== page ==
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PC16: Cannondale introduces SuperSix EVO Hi-MOD Disc, rigid Slate Apex, full flight road

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Last year at Press Camp, representatives from Cannondale presented product practically giddy about what was coming for this season across all categories. It turns out, there is a lot to be excited about. For this year the brand has rolled out a collection of well-thought out offerings across the road and city line with engaging details that we’re glad made it past the conceptual stage for models like the new SuperSix Evo Hi-Mod disc…

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The debut of SuperSix EVO Hi-MOD Disc was clearly the main statement by Cannondale reinforcing their commitment to disc brakes across categories (though, all bikes in the road line shown at Press Camp were disc brake). The fork was entirely re-designed to be full carbon with an integrate crown race, 100 x 12mm thru-axle, and flat-mount capability. The frame itself shares a mold with the rim brake model, and the full frameset was redesigned with a mere 150g weight gain with disc addition. In total you’re looking at 829g for the frame in a 56cm, and about 360g for the fork.

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One of the subtly interesting points of the Ultegra Di2 build shown was the addition of carbon rims to Cannondale’s house component line, HollowGram. The brand is now able to leverage an even fuller component line (with the exception of drivetrain or brakes) with which to fully realize their design. With the exception of Schwalbe Pro ONE Tubeless tires, Fizik Microtex Superlight Classic tape, and Fizik Arione R5 saddle, everything on the bike is branded either Shimano or Cannondale.

Available in two men’s and one women’s models, the Evo Hi-Mod Disc will sell along side the rim brake version with Ultegra Di2 and Mechanical builds for the men and Ultegra Di2 only for the ladies.

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But disc brakes are not exclusive to elite product. The all-new CAAD Optimo comes in both rim and disc brake flavors (though, only disc was shown). The geometry is taken directly from the CAAD12 so consumers can be assured that they have a performance oriented fit.

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The alloy frame is constructed from tubing designed through the brand’s Tube Flow Modeling process. Cannondale claims the resulting SmartForm C2 Aluminum tubing construction is at the same time light-weight and has a tuned feel to make the riding experience better than similarly priced aluminum frames in the category. The complete bike has other attributes that make it a solid “gateway” point performance model, such as flat mount calipers (mechanical), internal routing, a tapered head tube, carbon fork, and BB30 crank. The model as shown was spec’d with Shimano 105.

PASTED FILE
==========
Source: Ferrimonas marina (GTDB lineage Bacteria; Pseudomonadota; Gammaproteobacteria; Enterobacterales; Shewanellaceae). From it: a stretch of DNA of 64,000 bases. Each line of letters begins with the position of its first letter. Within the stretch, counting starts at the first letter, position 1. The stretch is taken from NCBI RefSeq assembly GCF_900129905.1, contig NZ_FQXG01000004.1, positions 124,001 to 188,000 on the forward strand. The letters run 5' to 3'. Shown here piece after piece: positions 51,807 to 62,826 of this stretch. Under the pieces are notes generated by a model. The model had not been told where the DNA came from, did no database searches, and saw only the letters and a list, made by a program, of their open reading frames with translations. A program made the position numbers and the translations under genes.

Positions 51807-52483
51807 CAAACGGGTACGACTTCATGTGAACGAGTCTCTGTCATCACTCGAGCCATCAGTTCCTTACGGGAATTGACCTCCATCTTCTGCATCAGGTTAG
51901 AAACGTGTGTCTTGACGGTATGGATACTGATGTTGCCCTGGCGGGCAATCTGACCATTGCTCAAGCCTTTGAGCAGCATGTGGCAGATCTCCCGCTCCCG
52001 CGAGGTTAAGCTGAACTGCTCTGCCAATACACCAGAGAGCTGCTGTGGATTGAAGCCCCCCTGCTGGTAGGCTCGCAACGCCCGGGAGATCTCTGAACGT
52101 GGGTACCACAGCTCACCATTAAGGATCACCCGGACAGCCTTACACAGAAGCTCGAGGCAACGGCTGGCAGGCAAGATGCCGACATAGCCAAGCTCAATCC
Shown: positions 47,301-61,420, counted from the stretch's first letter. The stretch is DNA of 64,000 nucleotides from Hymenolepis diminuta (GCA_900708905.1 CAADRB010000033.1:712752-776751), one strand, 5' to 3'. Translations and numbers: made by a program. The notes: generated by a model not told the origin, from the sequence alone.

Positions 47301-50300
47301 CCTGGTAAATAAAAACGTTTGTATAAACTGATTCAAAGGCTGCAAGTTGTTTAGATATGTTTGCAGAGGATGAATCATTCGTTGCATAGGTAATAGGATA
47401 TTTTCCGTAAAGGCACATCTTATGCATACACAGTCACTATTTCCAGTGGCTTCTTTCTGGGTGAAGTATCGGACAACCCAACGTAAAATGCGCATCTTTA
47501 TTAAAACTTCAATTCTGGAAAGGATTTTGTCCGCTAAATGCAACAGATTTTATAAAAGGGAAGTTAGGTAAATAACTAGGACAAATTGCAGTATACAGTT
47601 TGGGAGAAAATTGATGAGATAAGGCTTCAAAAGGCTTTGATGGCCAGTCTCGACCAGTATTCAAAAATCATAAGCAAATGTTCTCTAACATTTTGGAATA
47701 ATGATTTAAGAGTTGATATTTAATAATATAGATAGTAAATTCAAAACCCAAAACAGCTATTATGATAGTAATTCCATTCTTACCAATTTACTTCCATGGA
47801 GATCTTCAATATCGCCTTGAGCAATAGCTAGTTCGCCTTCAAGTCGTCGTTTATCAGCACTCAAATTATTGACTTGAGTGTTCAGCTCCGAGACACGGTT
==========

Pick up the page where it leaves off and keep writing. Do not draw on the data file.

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As a gateway product, it was important to also factor in versatility to the frame. The dropouts are outfitted with mounts for fenders. There is also a bolt-on bridge to facilitate fender mounting at stays.

The CAAD Optimo will be available in six models, two in disc brake, and will retail sub $1500 MSRP (final pricing TBA).

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Following on what was probably the brand’s most talked about releases last year with the Slate, the controversial 650B minimal suspension fun bike, Cannondale is releasing two Apex level models, with the Apex Women’s model shown. Differentiators for the women’s model include narrower bars and different touchpoints than those used for the regular model.

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To keep the price point down, one of the major characteristics of the model, the 30mm travel Lefty Oliver was traded for a rigid solo. Despite this concession, representatives from Cannondale claim the rigid model is, “One of the best descending bikes I’ve ever ridden.”

The Apex women’s model comes spec’d 1×10 with hydraulic Apex flat mount calipers and will be available in only Small and Medium sizing.